It’s hard to believe, but 40 years ago this week, March 15, 1972, The Godfather had its premiere in New York City. The movie introduced Verona to James Caan and Al Pacino, and it introduced more than a few Verona faces to the world.
Jerry Leopaldi, one of the casting agents in charge of filling the bit parts, lived here then and he recruited his friends, neighbors and even a Verona teacher for filming that took place in the Meadowlands, Staten Island and Queens. Maybe you’re old enough to remember going to the movie theater in Verona (the building between the Richfield Regency and the used furniture store) to see The Godfather and pick out all the faces you knew. Like Pat Schoenig, former Verona High School gym teacher and girls tennis coach, on camera at Connie’s wedding. The kids at Don Corleone’s burial in Calvary Cemetary included several then students at H.B. Whitehorne and VHS, and when Connie rushed into the family compound after her husband Carlo’s death, there was somebody from Verona among the moving men at the scene: My dad, Richard Citrano. That’s him, with the mustache, at the far end of the sofa above. He got this photo years later from Diane Keaton when one of my cousins worked for her in Hollywood.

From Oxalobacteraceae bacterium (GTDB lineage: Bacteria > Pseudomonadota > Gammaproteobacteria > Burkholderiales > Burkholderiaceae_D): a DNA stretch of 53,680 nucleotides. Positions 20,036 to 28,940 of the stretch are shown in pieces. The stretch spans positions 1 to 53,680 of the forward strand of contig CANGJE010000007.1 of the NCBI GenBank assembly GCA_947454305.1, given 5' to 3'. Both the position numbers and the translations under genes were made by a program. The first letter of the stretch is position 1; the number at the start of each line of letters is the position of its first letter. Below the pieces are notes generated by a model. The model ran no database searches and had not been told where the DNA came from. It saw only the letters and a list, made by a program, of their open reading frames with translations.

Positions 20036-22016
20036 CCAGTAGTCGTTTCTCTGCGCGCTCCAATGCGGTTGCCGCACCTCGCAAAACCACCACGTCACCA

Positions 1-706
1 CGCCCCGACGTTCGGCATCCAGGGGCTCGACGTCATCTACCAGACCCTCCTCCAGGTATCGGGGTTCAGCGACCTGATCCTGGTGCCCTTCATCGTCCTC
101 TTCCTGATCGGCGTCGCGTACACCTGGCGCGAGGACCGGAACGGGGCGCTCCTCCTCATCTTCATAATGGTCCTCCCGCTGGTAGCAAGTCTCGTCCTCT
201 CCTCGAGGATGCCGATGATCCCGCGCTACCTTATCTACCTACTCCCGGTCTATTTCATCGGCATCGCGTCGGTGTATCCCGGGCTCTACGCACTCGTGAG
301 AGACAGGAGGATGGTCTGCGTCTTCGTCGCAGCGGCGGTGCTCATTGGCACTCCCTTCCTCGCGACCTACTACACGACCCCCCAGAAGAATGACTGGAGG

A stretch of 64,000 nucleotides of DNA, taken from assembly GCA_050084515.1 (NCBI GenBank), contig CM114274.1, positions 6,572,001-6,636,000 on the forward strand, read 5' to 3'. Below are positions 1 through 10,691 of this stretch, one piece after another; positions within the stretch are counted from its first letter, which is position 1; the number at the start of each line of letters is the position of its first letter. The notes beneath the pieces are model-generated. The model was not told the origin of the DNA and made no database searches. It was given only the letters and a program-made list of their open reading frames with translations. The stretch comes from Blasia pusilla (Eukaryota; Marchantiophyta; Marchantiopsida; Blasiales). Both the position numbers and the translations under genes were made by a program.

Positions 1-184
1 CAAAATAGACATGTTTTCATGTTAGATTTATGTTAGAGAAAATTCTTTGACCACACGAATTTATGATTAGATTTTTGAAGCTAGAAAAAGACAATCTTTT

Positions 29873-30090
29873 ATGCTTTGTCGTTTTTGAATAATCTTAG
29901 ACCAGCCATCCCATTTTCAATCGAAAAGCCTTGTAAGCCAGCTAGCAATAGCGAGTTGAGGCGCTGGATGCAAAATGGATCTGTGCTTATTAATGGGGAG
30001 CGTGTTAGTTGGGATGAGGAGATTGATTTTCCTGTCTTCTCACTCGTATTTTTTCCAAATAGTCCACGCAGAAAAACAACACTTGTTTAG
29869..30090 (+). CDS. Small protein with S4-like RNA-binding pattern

In the days before reality TV put so many Veronans on television (like Ariane Duarte, Floyd Cardoz and “Jerseylicious” star Anthony Lombardi), The Godfather brought an air of celebrity to Verona that lasted for months, if not years.
But not everybody was happy. Back in 1972, the spot now occupied by Verona Yoga was a hardware store, Wright’s, and it was managed by the father of “Soprano’s” creator David Chase. The senior Mr. Chase (whose original last name was DeCesare) thought the film showed Italian-Americans in a very poor light and he berated my father–and others–for their appearance in it when they came in to buy hammers and nails.
One can only imagine what he might have said about his son’s video enterprise.